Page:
More carbon please

Cleaner cars? More efficient cars? We don’t need no stinkin clean efficiency! Bring back the good old polluting carbon-emitting gas guzzlers of yesteryear, says Trump.

The Trump administration is expected to launch an effort in coming days to weaken greenhouse gas emissions and fuel economy standards for automobiles, handing a victory to car manufacturers and giving them ammunition to potentially roll back industry standards worldwide.

Which do you want? Cleaner air or higher profits for car manufacturers? Tough choice, ain’t it.

Scott Pruitt, the head of the Environmental Protection Agency, is expectedto frame the initiative as eliminating a regulatory burden on automakers that will result in more affordable trucks, vans and sport utility vehicles for buyers, according to people familiar with the plan.

And to hell with the buyers’ children and grandchildren who will have to deal with the rising sea levels and dried-up rivers all the sooner.

“This is certainly a big deal,” said Robert Stavins, director of the Harvard environmental economics program. “The result will be more gas-guzzling vehicles on the road, greater total gasoline consumption, and a significant increase in carbon dioxide emissions.”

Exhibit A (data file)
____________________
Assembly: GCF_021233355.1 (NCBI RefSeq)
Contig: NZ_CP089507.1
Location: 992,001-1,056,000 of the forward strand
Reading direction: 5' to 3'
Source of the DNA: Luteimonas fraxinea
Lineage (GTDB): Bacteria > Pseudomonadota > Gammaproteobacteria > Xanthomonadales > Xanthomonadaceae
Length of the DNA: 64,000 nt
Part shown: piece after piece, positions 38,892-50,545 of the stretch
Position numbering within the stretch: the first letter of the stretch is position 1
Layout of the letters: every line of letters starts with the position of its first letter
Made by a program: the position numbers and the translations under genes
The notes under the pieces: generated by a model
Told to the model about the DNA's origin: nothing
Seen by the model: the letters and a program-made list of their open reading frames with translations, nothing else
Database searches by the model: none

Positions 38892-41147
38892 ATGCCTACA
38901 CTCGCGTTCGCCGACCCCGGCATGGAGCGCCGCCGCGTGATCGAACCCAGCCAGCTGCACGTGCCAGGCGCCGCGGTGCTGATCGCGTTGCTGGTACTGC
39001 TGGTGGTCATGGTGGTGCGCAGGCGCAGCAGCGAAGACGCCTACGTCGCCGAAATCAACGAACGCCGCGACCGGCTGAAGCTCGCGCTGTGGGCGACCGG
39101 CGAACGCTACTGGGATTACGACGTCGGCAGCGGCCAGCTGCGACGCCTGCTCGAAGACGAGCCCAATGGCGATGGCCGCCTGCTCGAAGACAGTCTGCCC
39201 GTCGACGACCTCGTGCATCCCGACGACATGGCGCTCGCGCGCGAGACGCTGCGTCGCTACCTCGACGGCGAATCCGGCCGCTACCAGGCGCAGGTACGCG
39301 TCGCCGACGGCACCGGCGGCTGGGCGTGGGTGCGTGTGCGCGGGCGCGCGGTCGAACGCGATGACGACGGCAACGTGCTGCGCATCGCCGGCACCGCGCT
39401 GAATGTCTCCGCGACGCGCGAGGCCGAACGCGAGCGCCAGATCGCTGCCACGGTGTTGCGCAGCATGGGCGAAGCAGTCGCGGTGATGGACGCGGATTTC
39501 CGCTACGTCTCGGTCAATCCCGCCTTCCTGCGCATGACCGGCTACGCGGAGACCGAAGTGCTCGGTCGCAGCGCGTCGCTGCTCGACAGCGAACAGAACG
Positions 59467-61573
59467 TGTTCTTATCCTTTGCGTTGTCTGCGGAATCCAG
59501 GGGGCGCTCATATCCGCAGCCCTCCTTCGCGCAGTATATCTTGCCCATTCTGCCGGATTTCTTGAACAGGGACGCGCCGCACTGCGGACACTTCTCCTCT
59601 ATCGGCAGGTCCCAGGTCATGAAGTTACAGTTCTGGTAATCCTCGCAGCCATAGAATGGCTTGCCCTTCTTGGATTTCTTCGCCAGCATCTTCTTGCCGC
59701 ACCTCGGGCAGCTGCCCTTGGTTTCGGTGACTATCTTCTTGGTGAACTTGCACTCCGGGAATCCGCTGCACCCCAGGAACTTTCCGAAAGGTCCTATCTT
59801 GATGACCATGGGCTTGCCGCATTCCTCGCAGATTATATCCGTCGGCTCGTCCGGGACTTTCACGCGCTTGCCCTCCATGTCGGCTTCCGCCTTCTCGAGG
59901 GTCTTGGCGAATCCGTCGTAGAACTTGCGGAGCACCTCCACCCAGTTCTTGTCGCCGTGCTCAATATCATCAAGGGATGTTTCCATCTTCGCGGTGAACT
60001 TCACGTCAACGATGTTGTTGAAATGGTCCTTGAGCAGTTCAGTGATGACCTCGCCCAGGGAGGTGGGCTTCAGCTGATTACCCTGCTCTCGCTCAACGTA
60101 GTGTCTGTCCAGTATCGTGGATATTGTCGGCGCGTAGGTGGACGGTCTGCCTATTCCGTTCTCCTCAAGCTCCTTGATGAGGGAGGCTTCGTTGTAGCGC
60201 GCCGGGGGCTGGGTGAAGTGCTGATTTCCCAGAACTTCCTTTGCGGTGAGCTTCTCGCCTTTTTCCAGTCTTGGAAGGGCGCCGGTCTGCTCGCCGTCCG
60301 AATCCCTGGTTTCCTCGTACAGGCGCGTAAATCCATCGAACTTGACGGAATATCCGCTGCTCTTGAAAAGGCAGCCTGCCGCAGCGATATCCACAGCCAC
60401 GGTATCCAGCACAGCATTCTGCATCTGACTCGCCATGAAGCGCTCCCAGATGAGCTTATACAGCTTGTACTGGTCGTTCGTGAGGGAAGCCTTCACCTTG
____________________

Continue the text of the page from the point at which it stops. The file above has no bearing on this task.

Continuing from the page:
Achievement unlocked.

The rules, aimed at cutting tailpipe emissions of carbon dioxide, a major contributor to global warming, were one of the two pillars of Mr. Obama’s climate change legacy. Put forth in 2012, they would have required automakers to nearly double the average fuel economy of new cars and trucks to 54.5 miles per gallon by 2025.

If fully implemented, the rules would have cut oil consumption by about 12 billion barrels and reduced carbon dioxide pollution by about six billion tons over the lifetime of all the cars affected by the regulations, according to E.P.A. projections.

The rules also would have put the United States, historically a laggard in fuel economy regulations, at the forefront worldwide in the manufacture of electric and highly fuel efficient vehicles. The United States and Canada are the only major nations that have adopted mandatory emissions standards through 2025. The European Union has only recently proposed standards for 2025 and 2030, while China has only started to work on standards for those years.

Less restrictive regulations in the United States could provide an opening for automakers to push for more lenient standards elsewhere as well, leading to the emission of more pollution by cars around the world.

Don doesn’t care. Don won’t be alive to see the worst of the consequences.

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